I wanna tell you it’s some cold and lonely work if the focus of your studies is the never-told story of a well-to-do family in the Gilded Age (not a lot of sympathy out there for the topic, but the story of three generations of the Wade impact on the cultural infrastructure in Cleveland is one that I’m committed to telling). I soon learned I wasn’t alone. Oh my stars and garters, in January I discovered a whole new “family” of long lost GLAM relatives. The value of GLAMs is found in its ability to introduce you to the creative people who are doing the kinds of projects you aspire to do, people who can make knowledge dissemination informative and visually compelling, and people who welcome others and share information joyfully.
For the better part of the past six years I’ve spent my time in Cleveland libraries and archives. Most notably, the archives/library of the Cleveland History Center of the Western Reserve Historical Society, a truly treasure-filled collection of books, manuscripts, all on a site that also has a carousel, the Crawford Auto Aviation Museum, two historic homes, and an outstanding collection of costumes. For much of that time my bag-o-bones has been seated at a manuscript table in the reading room of the library. My mind, though, has traveled around the world and through history with Jeptha H. Wade, his only son, Randall Wade, and Randall’s only son Jeptha H. Wade II—one of the four founders of the Cleveland Museum of Art.
Figure 1: Grandson, Great-Grandson, and Grandfather: Jeptha Homer Wade II (1857-1926), Jeptha Homer Wade Jr. (1879-1936), and Jeptha H. Wade (1811-1890). Photo Courtesy of Wade Family and can also be found in PG 597, Cleveland History Center Library/Archives of the Western Reserve Historical Society
When I’m not embedded in history, I teach traditional museum studies in the classroom at Case Western Reserve University and online for Johns Hopkins Advanced Academic Program in museum studies. For Hopkins I teach a course called “Issues of Convergence in Archives, Libraries, and Museums” and regularly ask students to read the 2009 OCLC report “Think Global, Act Local – Library, Archive and Museum Collaboration.” This report by Günter Waibel and Ricky Erway is still one of my favorite tools for encouraging students to think about the power of collaboration among our communities.
I wish someone had shown me the Collaboration Continuum much earlier in my career, with its handy-dandy arrow-shaped chart showing the process from contact moving on past collaboration to convergence—where as Waibel/Erway predict The endpoint of the collaboration continuum is convergence, a state in which Collaboration has become so extensive, engrained, and assumed that it is no longer Recognized as a collaborative undertaking. Wouldn’t that be lovely!
Figure 2: The Collaboration Continuum (Originally published in Beyond the Silos of the LAMs: Collaboration Among Libraries, Archives and Museums.)
And sometimes, just sometimes, the GLAM world surprises you, as it did with me this past January. I had a small research grant to visit the University of Rochester archives to read letters from Jeptha Wade, one of the founders of Western Union Telegraph, to his business partner, Hiram Sibley. The day before I was due to leave, I discovered the Family History of Emily Sibley Watson timeline, constructed by Lu Harper, Archivist at the Memorial Art Gallery in Rochester (MAG). I sent her off a note to ask if we could meet sometime over the next two days. I had an email response from Lu almost immediately:
How exciting to make this connection. My colleague Margie Searl is the true expert on the Hiram Sibley materials. We’re in the process of tracking down Sibley & Watson family materials in archival repositories around Rochester. There is a large collection of letters in the Hiram Sibley papers in the collection of Rare Books at the University of Rochester’s Rush Rhees Library. Lori Birrell is your contact for these papers. I believe there is also a 3-volume scrapbook of material related to Hiram Sibley in the collection of Rochester Public Library, in the Local History collection…I know Margie has looked at it; I haven’t seen it yet. In addition, we’ve found some materials in the collection of George Eastman Museum, among materials donated by the widow of filmmaker James Sibley Watson, Jr., Emily Sibley Watson’s son.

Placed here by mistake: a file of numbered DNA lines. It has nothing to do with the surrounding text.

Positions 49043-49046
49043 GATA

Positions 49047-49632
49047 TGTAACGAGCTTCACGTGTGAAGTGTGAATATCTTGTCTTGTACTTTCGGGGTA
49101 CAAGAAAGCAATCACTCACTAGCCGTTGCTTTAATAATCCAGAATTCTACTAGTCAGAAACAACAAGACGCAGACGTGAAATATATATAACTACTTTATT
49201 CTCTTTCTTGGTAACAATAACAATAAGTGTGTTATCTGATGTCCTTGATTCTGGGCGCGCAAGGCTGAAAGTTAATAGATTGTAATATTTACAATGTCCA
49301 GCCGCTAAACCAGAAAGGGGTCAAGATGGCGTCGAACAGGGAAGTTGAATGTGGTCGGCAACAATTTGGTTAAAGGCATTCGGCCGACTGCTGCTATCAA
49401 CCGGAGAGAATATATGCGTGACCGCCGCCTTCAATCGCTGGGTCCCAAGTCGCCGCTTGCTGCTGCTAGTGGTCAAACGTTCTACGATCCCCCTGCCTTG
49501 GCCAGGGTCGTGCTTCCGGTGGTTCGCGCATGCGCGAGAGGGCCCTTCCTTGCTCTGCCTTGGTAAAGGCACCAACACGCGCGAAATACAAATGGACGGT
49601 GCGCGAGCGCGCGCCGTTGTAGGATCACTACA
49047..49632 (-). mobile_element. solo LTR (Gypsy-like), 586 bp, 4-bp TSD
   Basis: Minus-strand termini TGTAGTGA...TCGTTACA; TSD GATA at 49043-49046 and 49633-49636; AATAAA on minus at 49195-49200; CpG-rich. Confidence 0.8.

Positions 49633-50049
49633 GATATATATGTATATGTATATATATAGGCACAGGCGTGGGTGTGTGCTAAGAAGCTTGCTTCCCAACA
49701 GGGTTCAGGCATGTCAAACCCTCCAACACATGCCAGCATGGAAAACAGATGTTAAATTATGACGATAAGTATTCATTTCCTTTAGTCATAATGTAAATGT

And then a few minutes after that I got a follow up email from Margie Searl:
I'm free all day Friday. I have transcribed all of the letters between Hiram and Elizabeth Sibley from their European travels, as well as the lists of artworks that Hiram purchased in Europe. Love to meet and talk.
It was a good thing that Margie had Friday free; we spent most of the day together. We talked about our projects, compared collections, walked the museum—the MAG was started by Emily Sibley Watson , Hiram’s daughter, the CMA by Jeptha H. Wade II, Jeptha’s grandson. We left the museum and walked to see the site of Hiram’s house, which is still standing, and I later sent a photograph of an engraved image of Jeptha’s house. We were like long lost relatives—I can tell you that collaboration continuum arrow collapsed faster than you can say, well, collaboration continuum.
Later in the afternoon, Margie took me to meet Joe Easterly, the Digital Humanities Librarian at the University of Rochester’s Digital Humanities Digital Scholarship Lab, who kindly talked to me about some of their projects. I was particularly envious of The May Bragdon Diaries, which is gloriously compelling and the easy-to-navigate site described as “Ten diaries spanning 1893-1914 illustrate the life of a single working woman set free by the bicycle and enlivened by friendships, the Kodak, the theatre, and a connection with the natural world.”
Forging connections with people through common projects, an appreciation for information, and sharing knowledge—this is heady stuff. And finding convergence when I was only expecting contact, well that’s the priceless power of GLAMs.
Bio: Holly Witchey has a Ph.D. in European Painting and Sculpture and twenty-five years of experience as a museum professional. She teaches museum studies online for Johns Hopkins University, and traditional museum studies at Case Western Reserve University where she is adjunct faculty in the Department of Art History and Art. In October 2016 she joined the EdFutures team as Senior Fellow for Museums.
 https://humanities.lib.rochester.edu/esw/ On May 10, 2017 the Sibley-Watson Digital Archive (SWDA) will be officially launched with a pilot project documenting two trips made by Emily Sibley Watson & her 2nd husband, James Sibley Watson, in 1891 and 1892-1893; the first their honeymoon and the 2nd a trip down the Nile.